Taking your child to the films for the first time could certainly be a treat — or maybe a complete disaster. Follow these steps to make sure that a good time is had by all.
A trip to the movies was a requirement before you had kids. You liked the actor or the movie poster was cool, so you went. Uncomplicated. But in case you’ve little kids, you have to place a bit more thought into a call to the multiplex, especially the very first time you go. The very first venture to the cinema might be a success with some hints.
Determine whether your child is really prepared. What is the appropriate age for kids to see their first movie? Well, it will depend on your kid. Many kids see their first movie around the age of three or four, however, several parents wait until young children are a tad older, especially if they are susceptible to loud noises or even scared of the dark.
Choose the right movie. Clearly, you want something kid-friendly — usually, animation fits the bill. Look for movies that are slower and shorter than the regular blockbuster. These kinds of films aren’t always playing in the local mall cinema, but keep your eye out for special screenings at art household cinemas, churches, or perhaps schools just where they display classic kids’ films on the big screen.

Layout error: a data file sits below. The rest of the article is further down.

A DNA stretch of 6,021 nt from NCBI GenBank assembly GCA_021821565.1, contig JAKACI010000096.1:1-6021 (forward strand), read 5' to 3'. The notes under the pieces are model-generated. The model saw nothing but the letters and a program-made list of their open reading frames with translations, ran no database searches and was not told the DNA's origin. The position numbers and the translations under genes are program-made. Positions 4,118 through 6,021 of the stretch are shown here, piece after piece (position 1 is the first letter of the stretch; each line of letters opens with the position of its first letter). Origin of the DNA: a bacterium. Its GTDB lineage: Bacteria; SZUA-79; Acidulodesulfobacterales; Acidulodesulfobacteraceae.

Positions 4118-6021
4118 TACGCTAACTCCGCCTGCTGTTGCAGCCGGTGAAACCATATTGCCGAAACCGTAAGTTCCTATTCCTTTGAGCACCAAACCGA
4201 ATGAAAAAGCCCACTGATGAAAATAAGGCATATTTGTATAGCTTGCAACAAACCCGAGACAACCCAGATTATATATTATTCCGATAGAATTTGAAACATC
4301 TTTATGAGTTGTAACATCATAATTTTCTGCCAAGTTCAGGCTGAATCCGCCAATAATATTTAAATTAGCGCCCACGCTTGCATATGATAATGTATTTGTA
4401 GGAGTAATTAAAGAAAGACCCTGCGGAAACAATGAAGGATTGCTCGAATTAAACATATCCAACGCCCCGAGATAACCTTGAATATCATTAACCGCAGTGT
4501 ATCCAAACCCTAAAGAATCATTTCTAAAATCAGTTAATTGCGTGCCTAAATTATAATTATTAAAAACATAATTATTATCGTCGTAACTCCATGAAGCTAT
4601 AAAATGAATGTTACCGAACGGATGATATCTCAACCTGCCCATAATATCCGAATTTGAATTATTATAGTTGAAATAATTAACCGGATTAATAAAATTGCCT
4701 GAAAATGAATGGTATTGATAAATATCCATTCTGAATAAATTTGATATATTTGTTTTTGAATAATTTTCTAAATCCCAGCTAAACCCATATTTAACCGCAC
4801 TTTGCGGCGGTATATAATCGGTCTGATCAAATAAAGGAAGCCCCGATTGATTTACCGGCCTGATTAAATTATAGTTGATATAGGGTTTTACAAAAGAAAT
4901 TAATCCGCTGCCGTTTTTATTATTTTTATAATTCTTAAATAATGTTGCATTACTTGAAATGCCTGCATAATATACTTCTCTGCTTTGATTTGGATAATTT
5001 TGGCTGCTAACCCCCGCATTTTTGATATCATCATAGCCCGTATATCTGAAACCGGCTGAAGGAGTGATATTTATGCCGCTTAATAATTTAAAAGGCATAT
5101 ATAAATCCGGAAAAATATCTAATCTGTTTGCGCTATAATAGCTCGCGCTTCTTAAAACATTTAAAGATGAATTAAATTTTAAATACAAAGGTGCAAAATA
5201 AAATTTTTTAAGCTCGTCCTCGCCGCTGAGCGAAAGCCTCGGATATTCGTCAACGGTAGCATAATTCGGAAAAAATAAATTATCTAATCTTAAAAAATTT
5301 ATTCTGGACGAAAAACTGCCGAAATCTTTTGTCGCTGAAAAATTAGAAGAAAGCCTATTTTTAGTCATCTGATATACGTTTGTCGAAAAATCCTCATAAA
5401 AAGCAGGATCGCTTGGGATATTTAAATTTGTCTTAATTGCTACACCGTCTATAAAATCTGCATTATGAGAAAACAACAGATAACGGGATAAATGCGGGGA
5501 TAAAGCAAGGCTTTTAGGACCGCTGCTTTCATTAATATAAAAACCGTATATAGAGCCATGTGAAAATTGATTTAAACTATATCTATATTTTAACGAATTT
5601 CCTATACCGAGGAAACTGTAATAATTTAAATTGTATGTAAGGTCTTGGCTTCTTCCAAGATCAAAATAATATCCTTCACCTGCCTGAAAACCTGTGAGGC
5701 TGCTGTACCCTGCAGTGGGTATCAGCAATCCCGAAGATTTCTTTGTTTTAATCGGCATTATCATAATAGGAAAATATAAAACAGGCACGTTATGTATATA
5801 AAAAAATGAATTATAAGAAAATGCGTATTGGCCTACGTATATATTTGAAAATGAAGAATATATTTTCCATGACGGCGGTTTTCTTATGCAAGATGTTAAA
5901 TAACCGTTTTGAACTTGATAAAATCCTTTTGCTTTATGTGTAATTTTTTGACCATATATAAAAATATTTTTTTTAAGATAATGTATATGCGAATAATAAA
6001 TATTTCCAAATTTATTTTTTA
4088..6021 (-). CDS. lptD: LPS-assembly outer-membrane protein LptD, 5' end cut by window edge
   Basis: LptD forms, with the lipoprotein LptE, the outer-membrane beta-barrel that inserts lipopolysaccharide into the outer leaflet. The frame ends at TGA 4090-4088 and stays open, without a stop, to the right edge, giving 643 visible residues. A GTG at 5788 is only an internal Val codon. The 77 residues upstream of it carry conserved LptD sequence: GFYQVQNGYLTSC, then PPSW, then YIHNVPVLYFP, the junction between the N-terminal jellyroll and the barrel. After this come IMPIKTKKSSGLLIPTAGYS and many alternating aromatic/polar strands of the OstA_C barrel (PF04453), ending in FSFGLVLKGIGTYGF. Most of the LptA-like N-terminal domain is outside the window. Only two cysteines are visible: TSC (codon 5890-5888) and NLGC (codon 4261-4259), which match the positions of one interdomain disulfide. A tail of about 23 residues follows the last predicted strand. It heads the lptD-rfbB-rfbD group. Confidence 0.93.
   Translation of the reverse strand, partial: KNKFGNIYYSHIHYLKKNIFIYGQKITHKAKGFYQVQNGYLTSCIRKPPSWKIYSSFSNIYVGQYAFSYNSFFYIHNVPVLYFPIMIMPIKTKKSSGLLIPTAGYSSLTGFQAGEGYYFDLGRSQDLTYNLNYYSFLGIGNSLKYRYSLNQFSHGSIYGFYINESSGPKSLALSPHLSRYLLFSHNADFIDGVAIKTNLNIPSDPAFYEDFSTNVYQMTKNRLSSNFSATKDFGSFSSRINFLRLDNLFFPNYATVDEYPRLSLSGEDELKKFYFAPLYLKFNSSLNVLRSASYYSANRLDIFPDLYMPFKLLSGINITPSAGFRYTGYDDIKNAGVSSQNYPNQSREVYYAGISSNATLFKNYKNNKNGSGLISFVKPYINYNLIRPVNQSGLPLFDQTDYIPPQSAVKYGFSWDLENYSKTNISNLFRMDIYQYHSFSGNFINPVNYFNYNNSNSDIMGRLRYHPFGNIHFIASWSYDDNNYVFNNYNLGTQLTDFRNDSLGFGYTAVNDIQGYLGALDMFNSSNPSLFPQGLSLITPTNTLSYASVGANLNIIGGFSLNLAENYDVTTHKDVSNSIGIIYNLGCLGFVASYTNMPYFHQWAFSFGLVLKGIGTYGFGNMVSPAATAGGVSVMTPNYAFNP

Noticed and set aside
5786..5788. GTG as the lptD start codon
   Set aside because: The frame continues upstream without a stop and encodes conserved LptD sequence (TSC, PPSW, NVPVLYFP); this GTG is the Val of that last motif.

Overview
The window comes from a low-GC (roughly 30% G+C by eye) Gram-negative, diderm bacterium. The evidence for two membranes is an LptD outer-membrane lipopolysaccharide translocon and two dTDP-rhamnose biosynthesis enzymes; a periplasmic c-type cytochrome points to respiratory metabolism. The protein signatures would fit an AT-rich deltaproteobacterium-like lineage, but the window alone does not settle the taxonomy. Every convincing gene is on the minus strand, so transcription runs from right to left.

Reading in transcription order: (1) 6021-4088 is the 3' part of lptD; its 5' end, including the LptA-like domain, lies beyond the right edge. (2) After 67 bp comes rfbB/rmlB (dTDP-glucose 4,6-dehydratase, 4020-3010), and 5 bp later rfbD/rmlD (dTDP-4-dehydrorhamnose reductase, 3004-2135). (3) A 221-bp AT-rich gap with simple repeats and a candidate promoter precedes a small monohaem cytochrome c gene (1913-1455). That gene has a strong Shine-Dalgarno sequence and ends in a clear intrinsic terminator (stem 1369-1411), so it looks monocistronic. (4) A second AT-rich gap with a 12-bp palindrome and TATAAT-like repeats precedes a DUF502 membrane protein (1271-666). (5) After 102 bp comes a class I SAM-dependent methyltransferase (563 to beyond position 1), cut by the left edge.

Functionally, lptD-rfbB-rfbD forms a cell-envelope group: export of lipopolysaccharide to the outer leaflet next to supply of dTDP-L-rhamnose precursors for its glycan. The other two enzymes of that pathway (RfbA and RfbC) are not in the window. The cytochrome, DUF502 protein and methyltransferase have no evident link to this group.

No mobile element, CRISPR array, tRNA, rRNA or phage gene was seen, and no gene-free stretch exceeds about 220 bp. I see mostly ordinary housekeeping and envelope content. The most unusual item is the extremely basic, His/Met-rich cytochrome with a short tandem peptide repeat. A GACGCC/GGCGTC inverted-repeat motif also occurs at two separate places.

Skip the ads and trailers. Lots of cinemas clearly show a slew of commercials before the feature. Kids younger than about eight are not able to distinguish advertising from content. Also, movie trailers are often louder and faster-paced than the film itself, which could be a frightening introduction to the cinema. If it is perhaps try hire a cinema screen instead.
It’s wise to plan it right. Most small kids are at their best earlier in the day, for this reason a cinema’s very first screening is usually a great time to visit — and it’s generally full of other kids who will not care if your kid talks through the entire thing (for older children, instruct movie cinema etiquette — no talking, no devices, no getting up for very little reason). Make sure kids are well fed, and determine ahead of time if you’ll be buying candy or popcorn so you don’t have to negotiate in the cinema. (And if you buy popcorn, make sure you’ve water — that popcorn’s salty!)
Opt for the flow. You will not be the first parent who is still left a cinema with a screaming, crying, or maybe otherwise overwhelmed kid. You could possibly feel like you wasted your cash, but you do not wish to force your kid to sit through a product they are not prepared for. Sometimes a short break in the lobby will be enough to get your child prepared for another try.